Further to a posting on the topic in May, the infamous Greek-god-turned-cyber-trojan, Zeus, has been at work once again with news that cyber-crooks have used it to steal around £675,000 from customers of a major UK bank.
Zeus works primarily through phishing emails or so called ‘drive-by downloads’, downloads which happen unbeknown to the user while visiting a website, viewing an e-mail message or clicking on a deceptive pop-up window. Once this happens, the Trojan sits on your computer and waits for you to log in to whichever online banking provider you use. When you do, the Trojan kicks in and replaces the genuine online banking site with an very good replica and tells you that the bank is updating its systems and needs you to update your details. Cue the handover from unassuming consumer to professional fraudster of all sorts of personal details from account number and PIN to date of birth and address.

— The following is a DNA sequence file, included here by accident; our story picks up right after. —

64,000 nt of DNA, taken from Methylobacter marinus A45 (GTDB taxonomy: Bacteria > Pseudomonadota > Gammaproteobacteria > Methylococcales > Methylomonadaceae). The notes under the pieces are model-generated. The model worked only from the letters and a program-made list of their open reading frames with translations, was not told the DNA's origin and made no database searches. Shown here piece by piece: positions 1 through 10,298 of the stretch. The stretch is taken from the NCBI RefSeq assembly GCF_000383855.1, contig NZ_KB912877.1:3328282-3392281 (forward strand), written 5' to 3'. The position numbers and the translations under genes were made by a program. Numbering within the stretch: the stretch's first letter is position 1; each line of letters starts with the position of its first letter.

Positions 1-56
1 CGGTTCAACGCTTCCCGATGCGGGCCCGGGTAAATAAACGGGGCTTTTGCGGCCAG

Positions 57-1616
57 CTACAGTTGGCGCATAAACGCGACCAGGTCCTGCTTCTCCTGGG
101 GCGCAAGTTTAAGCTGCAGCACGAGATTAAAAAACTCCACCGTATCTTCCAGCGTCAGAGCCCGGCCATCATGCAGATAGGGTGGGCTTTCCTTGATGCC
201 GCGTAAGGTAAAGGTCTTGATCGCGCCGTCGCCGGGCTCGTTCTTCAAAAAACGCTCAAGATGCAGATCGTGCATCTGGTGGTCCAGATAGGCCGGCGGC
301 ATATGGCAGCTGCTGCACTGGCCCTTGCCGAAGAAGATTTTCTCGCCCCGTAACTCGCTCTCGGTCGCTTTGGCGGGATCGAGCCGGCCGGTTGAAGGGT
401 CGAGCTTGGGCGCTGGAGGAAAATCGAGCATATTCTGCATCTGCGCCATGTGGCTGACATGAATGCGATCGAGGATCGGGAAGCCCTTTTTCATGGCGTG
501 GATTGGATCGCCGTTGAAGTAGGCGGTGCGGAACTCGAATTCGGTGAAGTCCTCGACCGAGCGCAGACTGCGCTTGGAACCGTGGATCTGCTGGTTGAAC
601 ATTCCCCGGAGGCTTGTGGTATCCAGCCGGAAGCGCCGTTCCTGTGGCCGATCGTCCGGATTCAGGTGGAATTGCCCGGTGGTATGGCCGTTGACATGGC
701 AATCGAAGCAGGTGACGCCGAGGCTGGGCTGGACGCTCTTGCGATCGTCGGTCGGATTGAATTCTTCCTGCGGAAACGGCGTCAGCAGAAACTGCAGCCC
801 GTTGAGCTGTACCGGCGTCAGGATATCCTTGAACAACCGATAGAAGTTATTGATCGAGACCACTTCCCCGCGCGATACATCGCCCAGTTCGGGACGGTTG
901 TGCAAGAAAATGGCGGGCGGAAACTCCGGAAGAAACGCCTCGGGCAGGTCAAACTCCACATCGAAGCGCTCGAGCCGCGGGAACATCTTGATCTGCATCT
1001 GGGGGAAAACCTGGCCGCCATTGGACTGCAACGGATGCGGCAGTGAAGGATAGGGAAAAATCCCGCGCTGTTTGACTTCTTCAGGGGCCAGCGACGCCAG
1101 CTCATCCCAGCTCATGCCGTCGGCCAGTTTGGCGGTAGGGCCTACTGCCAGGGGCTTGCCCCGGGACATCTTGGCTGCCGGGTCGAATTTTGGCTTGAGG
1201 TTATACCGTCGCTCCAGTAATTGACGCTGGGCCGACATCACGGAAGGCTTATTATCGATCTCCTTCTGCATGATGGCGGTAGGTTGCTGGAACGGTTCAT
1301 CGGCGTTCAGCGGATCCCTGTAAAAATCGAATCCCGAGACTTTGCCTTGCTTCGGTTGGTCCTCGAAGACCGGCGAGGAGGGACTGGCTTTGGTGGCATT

It doesn’t stop there either, as the Trojan may then also ask for your Verified by Visa or MasterCard SecureCode password, meaning that the fraudsters controlling the Trojan have all the information they could possibly need to access your account or make a card-not-present (CNP) purchase.
While 3D secure mechanisms such as Verified by Visa and MasterCard SecureCode have been a positive step in helping stem the rising tide of CNP fraud, as long as there are online retail sites that don’t require it, or as long as the systems only require a password, these attacks can still happen. The use of existing CAP card readers as two-factor authentication for online shopping could play a part in counteracting this problem and could be an effective step towards keeping Zeus at bay.